Amanda Parsons, a registered nurse on staff at the Northwood Care facility, administers a dose of the Moderna vaccine to Ann Hicks in Halifax on January 11, 2021. The Public Health Agency of Canada says the government plans to distribute more than 70,000 Pfizer-BiotNTech vaccine doses this week, but no Moderna doses amid recent delivery delays. THE CANADIAN PRESS/Andrew Vaughan

Amanda Parsons, a registered nurse on staff at the Northwood Care facility, administers a dose of the Moderna vaccine to Ann Hicks in Halifax on January 11, 2021. The Public Health Agency of Canada says the government plans to distribute more than 70,000 Pfizer-BiotNTech vaccine doses this week, but no Moderna doses amid recent delivery delays. THE CANADIAN PRESS/Andrew Vaughan

Canada’s sluggish COVID-19 vaccination program won’t get better this week

Health Canada could approve a third vaccine for use this week, this one from AstraZeneca.

Canada’s languid vaccination efforts have no chance of improvement this week with just 70,200 doses of the Pfizer-BioNTech vaccine scheduled to start arriving.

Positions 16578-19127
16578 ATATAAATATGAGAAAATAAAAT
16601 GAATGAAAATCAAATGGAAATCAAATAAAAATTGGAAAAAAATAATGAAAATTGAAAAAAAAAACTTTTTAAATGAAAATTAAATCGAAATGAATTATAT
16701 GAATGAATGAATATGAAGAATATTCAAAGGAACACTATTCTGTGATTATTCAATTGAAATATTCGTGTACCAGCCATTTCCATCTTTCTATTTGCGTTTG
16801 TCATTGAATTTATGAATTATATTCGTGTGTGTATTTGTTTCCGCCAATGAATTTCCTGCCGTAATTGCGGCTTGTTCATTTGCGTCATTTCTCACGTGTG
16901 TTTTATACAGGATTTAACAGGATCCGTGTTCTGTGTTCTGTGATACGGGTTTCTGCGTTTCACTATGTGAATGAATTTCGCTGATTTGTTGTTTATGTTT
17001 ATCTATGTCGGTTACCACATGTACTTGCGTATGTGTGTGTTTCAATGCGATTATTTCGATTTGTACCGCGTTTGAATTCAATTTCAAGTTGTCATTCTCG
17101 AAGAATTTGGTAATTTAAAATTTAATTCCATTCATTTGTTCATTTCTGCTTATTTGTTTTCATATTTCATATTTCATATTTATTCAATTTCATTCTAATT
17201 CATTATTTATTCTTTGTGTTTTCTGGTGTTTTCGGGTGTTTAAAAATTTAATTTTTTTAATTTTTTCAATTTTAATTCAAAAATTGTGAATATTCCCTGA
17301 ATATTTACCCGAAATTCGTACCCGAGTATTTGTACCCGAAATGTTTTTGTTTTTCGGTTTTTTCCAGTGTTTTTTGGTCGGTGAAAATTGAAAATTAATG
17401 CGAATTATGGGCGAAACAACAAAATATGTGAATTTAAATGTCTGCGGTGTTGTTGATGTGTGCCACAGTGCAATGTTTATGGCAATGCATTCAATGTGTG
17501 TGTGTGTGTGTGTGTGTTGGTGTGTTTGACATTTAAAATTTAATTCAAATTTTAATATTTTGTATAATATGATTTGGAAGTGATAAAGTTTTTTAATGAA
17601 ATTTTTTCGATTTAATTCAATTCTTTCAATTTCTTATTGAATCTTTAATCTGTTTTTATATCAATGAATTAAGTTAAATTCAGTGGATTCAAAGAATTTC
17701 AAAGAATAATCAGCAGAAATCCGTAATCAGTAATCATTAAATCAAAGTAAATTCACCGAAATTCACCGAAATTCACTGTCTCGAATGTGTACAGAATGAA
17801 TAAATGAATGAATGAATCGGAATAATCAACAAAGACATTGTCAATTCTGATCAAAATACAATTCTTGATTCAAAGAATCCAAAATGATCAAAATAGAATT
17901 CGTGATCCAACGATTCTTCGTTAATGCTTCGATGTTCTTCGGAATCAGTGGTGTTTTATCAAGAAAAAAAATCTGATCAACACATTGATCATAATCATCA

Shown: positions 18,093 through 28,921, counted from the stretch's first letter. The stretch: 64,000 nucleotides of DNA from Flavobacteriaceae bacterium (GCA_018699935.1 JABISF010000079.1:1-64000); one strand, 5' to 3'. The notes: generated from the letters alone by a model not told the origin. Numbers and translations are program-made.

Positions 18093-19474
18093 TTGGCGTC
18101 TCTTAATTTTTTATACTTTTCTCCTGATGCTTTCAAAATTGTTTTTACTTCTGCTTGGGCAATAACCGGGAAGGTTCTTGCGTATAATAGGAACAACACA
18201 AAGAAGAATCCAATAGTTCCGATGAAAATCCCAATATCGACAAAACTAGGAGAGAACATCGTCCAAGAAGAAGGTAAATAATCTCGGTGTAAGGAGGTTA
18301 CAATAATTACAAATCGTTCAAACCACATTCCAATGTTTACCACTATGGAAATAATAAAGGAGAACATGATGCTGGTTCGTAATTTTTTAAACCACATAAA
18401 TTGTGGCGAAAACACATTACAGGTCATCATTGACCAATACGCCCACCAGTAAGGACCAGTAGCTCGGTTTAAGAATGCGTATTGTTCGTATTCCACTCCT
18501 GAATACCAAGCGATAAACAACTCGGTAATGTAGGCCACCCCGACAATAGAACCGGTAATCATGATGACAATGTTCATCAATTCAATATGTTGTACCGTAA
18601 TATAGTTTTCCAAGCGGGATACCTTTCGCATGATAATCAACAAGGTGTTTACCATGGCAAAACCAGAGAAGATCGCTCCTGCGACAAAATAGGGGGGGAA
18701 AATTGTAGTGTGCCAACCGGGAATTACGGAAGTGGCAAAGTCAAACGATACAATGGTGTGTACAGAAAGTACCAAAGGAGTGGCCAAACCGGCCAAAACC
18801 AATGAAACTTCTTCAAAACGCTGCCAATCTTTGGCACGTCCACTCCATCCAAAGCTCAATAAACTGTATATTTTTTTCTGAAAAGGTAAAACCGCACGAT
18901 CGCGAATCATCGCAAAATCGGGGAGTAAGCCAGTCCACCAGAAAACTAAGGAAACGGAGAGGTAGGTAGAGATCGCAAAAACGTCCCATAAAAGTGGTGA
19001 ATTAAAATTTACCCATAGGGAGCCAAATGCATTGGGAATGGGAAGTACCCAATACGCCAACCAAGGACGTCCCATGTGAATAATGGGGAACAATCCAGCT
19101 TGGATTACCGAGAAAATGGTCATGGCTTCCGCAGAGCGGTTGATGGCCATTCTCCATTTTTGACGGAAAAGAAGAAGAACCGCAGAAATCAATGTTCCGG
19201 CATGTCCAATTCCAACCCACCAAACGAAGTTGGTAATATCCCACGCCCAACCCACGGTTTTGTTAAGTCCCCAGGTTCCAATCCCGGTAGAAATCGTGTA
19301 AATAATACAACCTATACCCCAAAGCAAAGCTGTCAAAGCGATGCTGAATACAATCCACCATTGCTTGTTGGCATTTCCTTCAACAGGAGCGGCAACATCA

Provinces and territories have already administered almost 90 per cent of the vaccines they have been sent. With this week’s new deliveries, there will be fewer than a quarter million doses of vaccine available to be injected this week.

Maj.-Gen. Dany Fortin, the military commander in charge of the Public Health Agency of Canada’s vaccine distribution plan, has said this should be the final week of smaller shipments from Pfizer-BioNTech, which cut Canada’s deliveries by more than two-thirds over four weeks while a production site in Belgium was expanded.

Next week Canada is supposed to get around 335,000 doses, which would be the single biggest vaccine delivery to Canada thus far. Pfizer says almost 400,000 doses are to come the week after that.